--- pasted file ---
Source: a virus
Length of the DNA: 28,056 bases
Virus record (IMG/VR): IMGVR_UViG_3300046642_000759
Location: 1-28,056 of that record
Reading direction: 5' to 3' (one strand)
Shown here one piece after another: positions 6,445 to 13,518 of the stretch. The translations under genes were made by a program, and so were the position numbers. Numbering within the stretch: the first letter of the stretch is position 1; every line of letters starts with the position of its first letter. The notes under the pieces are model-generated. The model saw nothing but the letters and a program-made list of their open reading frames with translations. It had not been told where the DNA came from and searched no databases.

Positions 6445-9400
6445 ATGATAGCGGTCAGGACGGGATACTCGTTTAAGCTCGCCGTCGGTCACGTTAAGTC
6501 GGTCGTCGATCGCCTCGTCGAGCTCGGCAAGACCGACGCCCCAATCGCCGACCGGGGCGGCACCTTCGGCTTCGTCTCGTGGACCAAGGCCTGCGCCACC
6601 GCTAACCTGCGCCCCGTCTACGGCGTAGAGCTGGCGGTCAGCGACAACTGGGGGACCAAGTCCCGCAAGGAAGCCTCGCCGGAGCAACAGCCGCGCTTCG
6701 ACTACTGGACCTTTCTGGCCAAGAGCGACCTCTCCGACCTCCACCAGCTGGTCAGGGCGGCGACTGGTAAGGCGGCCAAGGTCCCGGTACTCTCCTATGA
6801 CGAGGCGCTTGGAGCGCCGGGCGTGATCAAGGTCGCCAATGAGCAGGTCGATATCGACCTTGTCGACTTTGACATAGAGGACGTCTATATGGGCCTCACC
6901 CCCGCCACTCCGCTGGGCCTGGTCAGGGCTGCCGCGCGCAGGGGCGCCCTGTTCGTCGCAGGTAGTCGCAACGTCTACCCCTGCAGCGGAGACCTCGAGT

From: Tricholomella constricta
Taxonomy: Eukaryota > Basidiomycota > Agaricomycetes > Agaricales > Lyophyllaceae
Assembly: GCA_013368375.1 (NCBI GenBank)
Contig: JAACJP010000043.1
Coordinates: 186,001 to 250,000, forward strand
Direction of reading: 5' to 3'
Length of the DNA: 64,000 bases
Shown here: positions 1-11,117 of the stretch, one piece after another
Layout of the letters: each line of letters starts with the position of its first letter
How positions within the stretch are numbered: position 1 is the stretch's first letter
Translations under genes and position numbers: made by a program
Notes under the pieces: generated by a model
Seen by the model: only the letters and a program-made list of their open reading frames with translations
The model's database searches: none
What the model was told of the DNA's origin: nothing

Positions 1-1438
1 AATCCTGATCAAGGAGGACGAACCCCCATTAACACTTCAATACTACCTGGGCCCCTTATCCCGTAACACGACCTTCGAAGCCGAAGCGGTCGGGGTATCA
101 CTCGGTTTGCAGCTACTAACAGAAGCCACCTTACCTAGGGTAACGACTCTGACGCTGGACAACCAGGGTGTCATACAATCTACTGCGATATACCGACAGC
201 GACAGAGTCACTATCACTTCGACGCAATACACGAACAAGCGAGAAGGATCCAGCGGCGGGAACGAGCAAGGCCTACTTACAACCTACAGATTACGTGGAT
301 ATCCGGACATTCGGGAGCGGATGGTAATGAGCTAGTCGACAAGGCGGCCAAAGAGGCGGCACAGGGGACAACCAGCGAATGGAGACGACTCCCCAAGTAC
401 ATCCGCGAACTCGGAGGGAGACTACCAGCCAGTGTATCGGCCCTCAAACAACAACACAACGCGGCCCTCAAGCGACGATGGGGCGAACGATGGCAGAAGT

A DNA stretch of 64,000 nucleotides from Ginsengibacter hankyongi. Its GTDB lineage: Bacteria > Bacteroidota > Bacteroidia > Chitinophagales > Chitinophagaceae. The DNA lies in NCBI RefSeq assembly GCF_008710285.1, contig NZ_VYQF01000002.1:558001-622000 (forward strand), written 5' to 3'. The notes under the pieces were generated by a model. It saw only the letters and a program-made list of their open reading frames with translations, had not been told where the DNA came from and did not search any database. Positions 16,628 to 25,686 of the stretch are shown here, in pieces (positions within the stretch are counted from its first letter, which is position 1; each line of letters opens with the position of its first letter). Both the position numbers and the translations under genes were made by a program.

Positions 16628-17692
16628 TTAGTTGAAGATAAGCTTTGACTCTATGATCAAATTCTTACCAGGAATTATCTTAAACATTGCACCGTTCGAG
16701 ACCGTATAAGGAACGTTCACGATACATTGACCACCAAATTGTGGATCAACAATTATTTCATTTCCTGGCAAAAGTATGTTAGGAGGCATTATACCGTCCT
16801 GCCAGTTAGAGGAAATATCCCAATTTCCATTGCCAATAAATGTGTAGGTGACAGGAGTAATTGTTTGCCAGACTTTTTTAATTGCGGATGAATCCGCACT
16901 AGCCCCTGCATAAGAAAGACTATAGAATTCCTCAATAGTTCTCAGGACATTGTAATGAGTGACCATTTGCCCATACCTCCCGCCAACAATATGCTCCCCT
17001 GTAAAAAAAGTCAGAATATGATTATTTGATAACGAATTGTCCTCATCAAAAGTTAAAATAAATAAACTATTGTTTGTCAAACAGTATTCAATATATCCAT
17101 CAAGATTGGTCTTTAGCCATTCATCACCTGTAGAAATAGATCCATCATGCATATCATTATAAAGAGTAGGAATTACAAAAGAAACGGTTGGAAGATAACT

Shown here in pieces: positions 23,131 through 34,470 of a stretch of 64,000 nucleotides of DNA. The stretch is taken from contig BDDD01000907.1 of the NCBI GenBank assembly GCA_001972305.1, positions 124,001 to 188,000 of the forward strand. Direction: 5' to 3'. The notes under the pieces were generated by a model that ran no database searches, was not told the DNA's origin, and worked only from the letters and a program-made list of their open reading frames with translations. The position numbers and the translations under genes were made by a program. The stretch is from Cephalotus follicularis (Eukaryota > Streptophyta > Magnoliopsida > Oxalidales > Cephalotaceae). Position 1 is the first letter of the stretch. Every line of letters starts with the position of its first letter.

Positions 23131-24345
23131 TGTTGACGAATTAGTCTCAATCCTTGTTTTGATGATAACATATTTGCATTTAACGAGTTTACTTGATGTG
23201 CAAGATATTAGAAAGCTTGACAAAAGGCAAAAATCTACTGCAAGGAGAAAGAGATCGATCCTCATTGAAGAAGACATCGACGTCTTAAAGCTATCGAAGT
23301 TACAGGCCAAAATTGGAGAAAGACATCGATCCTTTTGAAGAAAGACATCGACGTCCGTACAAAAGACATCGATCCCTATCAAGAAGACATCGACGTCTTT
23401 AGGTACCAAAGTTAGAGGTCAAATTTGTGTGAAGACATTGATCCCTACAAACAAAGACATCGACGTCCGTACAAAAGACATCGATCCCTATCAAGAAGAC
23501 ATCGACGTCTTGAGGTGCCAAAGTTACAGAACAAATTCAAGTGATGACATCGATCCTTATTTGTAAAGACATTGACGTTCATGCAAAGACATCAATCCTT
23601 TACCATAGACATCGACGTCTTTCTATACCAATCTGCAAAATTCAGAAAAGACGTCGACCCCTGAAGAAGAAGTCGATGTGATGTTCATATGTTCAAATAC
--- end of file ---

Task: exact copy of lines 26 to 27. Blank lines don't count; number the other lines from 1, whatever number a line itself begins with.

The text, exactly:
Seen by the model: only the letters and a program-made list of their open reading frames with translations
The model's database searches: none